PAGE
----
A long walk to freedom for one lucky rhino!

If we take a journey back in time to the 12th November 2016 we recall the devastation of finding a 6 month old rhino calf wandering around the Jock Concession by itself. The Jock Environmental Monitoring Unit (JEMU) instinctively knew that the mother has passed, a possible carcass was later found– killed by poachers for her horns.

Thanks to the teams quick reaction in contacting the SANParks Regional Section Ranger and bringing through the helicopter, the small calf was darted and airlifted to Care for Wild Africa. A Rhino Sanctuary, close to the Kruger National Park whose commitment shows no limits when it comes to the rescue, care and rehabilitation of rhinos. The calf was aptly names Jemu, after the Jock team that was contributory to her rescue.

While the story begins on a tragic note, due to the commitment of the CALEO Foundation to the preservation and protection of wildlife we were able to change the outcome around for little Jemu. The CALEO Foundation has generously sponsored the maintenance costs of Jemu since her rescue in 2016, enabling her to flourish and grow from strength to strength under the protection of Care for Wild Africa. The creation of the Jock Environmental Monitoring Unit and the sponsorship Jemu is of just one of the ways in which we can demonstrate the Foundations commitment to protecting threatened ecosystems and endangered wildlife.

Jemu exceeded all expectations and consistently gained weight from 226kgs on her arrival to 411kgs in a year. She made friends and soon Zac, Jemu, Spirit and Grey were inseparable, enjoying runs, mud baths and afternoon siesta’s together.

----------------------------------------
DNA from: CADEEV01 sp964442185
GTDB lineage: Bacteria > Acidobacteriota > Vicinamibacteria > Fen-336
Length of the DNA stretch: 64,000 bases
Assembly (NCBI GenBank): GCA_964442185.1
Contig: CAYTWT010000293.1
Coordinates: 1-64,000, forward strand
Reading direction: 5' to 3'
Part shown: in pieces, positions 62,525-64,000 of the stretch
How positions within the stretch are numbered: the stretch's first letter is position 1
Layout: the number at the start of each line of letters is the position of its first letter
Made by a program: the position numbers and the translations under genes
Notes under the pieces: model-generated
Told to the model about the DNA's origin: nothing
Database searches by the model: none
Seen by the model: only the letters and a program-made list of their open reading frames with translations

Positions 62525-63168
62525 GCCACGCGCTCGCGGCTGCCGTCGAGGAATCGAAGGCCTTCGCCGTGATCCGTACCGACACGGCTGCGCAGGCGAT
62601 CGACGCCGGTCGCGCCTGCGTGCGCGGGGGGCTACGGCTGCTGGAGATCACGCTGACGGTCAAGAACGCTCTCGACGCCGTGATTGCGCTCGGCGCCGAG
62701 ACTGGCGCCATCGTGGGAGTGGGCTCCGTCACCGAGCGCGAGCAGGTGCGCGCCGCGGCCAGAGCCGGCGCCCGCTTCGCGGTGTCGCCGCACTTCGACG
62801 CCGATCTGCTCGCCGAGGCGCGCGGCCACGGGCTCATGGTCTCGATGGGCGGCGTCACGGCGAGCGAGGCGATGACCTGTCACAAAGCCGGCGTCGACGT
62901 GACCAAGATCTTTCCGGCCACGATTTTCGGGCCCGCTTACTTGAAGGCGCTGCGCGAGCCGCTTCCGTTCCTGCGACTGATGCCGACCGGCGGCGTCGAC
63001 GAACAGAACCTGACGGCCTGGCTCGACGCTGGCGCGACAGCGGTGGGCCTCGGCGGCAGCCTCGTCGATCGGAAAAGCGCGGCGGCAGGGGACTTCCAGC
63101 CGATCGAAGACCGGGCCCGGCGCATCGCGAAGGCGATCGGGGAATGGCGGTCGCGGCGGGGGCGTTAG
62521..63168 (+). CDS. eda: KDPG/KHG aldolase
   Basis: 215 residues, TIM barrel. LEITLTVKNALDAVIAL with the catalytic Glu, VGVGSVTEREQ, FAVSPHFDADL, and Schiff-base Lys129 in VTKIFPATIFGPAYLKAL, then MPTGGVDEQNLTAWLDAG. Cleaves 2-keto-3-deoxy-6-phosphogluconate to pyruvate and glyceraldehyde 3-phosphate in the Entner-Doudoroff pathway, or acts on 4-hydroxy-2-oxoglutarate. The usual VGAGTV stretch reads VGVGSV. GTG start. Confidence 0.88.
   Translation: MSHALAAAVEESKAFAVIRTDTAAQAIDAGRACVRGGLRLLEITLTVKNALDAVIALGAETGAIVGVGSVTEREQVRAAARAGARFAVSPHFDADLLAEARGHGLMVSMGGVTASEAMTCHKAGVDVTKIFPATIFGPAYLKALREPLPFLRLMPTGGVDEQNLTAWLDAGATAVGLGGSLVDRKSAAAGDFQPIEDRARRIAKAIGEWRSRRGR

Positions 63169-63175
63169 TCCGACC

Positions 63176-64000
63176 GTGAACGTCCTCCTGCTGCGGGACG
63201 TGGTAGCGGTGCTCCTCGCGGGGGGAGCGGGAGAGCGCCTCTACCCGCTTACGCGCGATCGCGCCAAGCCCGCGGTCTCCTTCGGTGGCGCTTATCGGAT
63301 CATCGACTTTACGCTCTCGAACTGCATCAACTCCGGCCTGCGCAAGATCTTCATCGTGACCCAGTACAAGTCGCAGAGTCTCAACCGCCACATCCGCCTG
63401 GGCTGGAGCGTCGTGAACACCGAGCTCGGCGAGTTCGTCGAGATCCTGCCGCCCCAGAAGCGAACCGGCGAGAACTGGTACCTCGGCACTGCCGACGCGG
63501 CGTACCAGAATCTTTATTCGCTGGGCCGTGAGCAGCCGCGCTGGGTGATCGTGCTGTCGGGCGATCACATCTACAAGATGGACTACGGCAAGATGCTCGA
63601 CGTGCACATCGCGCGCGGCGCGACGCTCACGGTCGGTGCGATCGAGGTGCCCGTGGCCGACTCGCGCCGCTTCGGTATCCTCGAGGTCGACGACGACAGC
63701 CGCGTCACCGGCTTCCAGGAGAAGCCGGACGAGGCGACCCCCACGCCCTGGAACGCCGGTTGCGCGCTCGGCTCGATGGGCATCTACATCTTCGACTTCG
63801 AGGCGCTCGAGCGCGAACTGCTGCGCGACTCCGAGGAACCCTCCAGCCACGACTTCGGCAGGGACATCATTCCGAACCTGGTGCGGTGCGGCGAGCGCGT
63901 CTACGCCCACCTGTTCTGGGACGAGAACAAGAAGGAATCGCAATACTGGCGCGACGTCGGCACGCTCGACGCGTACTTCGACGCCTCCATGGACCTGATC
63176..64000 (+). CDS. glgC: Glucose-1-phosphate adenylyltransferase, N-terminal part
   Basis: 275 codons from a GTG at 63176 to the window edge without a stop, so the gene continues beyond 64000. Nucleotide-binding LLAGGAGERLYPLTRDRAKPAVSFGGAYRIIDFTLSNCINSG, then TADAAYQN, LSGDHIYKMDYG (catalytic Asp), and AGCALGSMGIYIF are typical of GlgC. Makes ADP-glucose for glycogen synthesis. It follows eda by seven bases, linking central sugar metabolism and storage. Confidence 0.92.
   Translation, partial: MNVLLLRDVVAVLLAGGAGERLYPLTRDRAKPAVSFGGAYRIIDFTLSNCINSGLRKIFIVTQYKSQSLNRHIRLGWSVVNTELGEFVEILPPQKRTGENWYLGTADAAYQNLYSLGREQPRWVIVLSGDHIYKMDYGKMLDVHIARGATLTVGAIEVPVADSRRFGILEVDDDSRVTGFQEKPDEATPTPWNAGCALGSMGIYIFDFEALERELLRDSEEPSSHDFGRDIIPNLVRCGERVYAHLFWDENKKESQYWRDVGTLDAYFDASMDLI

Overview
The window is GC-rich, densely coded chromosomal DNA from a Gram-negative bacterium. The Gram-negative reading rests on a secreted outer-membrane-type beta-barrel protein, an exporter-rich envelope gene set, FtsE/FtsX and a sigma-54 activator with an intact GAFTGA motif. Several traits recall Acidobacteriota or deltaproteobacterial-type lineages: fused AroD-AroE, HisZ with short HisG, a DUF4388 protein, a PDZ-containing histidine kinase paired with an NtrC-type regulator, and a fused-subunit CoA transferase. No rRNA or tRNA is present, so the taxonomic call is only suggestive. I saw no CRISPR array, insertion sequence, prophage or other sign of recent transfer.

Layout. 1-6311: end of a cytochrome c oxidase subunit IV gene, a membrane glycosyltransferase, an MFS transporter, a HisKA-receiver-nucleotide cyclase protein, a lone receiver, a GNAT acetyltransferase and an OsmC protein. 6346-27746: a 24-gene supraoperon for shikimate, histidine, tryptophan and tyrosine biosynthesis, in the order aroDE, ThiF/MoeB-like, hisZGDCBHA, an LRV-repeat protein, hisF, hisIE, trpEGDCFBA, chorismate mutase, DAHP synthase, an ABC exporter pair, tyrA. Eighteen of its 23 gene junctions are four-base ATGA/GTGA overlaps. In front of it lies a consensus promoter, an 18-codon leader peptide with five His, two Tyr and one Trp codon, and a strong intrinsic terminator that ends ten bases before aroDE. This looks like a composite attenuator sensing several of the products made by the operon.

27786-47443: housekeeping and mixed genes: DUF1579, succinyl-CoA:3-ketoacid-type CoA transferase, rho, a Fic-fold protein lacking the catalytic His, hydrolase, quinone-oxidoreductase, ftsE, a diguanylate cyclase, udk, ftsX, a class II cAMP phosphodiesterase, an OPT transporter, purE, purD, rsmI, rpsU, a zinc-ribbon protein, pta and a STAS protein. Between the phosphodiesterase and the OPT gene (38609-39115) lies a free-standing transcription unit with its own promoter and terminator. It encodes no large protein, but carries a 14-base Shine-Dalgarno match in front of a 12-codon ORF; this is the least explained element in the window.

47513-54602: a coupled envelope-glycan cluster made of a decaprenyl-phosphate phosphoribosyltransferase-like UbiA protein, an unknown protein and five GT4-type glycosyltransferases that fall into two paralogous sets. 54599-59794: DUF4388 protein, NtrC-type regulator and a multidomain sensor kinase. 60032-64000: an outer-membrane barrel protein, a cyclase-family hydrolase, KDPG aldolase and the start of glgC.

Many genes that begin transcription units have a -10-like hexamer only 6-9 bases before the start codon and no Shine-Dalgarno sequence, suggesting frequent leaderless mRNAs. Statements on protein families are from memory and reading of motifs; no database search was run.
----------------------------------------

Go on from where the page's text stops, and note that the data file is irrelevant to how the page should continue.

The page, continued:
Jemu and her friends were fully weaned in March 2018 in a process to distance them from their human caregivers. The group reacted perfectly to the separation and started responding to human approaches in a more natural and ‘wild’ way, by being more suspicious and hesitant, choosing rather to move away instead of approaching the caregiver.

The crash’s rehabilitation and reintroduction into a natural environment was a slow but steady process, with reintroductions into larger enclosures with access to roam and graze freely in the natural veld. In September 2018, Jemu and her crash were consuming roughly 80- 100kg’s of food per night as well as munching through a 350kg teff bale in the day area per week. Its hungry work being a rhino!

With much awaited anticipation the crash of fortunate rhino friends were released in January 2019 to the wild within the CFW Intensive Protection Zone where they are in the safe hands of their rhino monitors and their anti-poaching units. It is small success stories like this that give our teams the focus and dedication to continue forward in their fight against poaching.

It was the great team effort by everyone involved that ensured that this little one had a fighting chance, typically infant rhino’s that lose their mothers will only survive one or two nights in the wild before succumbing to stress or being killed by lion or hyena. In these desperate times every rhino’s life that we can save will contribute to the longevity and sustainability of the species for the enjoyment for future generations to come.


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